This is an archived article and the information in the article may be outdated. Please look at the time stamp on the story to see when it was last updated.

NEW YORK — School teachers and staff members in New York City who have not received a COVID-19 vaccine have gotten a reprieve now that the courts put a temporary injunction on the vaccine mandate, which was expected to go into effect. 

Both sides will be battling it out in court this week, but in the meantime, in-person learning will still be in session.

President of the United Federation of Teachers Michael Mulgrew told PIX11 the temporary block gives them more time to plan in the case a mandate goes through in the future.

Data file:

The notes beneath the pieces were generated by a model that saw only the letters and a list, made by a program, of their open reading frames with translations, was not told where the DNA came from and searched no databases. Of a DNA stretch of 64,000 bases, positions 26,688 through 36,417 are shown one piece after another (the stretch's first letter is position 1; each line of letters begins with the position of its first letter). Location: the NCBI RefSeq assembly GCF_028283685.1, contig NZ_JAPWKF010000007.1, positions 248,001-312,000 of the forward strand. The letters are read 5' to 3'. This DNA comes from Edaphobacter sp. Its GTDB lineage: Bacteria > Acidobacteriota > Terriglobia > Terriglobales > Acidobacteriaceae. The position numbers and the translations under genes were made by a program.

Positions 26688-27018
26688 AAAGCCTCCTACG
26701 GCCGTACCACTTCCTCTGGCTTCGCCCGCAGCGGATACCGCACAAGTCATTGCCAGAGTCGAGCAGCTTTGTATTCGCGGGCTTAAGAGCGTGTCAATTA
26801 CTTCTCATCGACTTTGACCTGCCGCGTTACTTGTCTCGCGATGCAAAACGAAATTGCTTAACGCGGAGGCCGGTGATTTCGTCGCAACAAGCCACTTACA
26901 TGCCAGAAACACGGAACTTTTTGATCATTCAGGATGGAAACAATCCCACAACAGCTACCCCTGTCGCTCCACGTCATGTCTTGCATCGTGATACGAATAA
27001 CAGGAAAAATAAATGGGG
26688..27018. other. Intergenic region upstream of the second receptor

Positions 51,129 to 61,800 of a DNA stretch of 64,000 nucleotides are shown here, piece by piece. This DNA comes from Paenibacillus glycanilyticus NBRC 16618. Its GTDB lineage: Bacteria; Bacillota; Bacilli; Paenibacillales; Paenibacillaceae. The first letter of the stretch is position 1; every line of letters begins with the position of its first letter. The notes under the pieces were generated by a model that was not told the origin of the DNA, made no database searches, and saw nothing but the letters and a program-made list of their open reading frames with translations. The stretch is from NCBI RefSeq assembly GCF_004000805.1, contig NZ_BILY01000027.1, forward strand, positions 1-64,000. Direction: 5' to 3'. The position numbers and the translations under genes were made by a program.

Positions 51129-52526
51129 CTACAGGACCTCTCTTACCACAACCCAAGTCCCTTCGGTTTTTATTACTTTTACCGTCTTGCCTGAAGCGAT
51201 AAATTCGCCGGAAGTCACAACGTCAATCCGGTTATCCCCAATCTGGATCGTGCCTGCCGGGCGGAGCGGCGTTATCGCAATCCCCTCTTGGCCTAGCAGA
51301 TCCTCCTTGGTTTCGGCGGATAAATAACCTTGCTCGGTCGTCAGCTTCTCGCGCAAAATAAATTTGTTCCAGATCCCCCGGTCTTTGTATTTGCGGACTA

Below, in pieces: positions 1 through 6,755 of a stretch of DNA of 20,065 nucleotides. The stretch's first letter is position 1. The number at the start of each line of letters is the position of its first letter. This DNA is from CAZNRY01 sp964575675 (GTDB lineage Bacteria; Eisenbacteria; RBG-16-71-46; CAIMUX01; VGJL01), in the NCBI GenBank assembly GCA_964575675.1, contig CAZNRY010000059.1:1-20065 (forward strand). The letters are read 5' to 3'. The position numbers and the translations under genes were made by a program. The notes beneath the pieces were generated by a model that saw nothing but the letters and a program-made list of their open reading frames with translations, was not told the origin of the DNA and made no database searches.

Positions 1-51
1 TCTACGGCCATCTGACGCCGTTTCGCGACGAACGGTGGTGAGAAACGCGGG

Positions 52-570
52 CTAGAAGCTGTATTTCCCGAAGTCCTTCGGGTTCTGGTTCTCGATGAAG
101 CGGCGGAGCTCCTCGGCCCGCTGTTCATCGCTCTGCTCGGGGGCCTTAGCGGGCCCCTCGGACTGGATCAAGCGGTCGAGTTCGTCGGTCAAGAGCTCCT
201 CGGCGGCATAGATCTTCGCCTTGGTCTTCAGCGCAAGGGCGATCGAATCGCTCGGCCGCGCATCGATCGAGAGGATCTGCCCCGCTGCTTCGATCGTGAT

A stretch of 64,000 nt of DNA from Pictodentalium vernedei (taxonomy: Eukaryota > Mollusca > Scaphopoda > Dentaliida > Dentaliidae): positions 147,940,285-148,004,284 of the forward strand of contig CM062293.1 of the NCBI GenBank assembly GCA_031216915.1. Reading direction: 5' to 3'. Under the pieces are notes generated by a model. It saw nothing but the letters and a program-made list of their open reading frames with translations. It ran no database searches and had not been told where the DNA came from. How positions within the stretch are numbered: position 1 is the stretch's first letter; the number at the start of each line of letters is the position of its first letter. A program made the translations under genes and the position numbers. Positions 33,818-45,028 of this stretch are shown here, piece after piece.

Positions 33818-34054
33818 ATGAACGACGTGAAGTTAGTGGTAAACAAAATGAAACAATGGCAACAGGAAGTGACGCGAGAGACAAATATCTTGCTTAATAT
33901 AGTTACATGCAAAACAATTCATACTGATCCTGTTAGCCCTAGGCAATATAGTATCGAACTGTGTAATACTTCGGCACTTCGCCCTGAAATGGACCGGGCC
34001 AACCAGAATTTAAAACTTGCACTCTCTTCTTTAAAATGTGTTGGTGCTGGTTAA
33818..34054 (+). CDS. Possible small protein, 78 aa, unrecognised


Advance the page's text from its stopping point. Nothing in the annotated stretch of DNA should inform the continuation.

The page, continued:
He criticized the mayor and city for trying to enforce the mandate in the beginning, saying it “made no sense.”

Mulgrew said less than 6,000 UFT members who work in schools remain unvaccinated, which is about 5% of the union.

Of those 6,000, about 3,000 teachers and Department of Education staff have applied for religious and medical exemptions to the vaccine, according to Mulgrew.

Close to 600 people have been granted exemptions and accommodations, according to the UFT president.

“Since the day the mayor announced this mandate, we have been asking for a plan,” Mulgrew said. “There is no plan. It’s just basically each school is on their own.”

“Constant turmoil is not healthy,” Mulgrew added.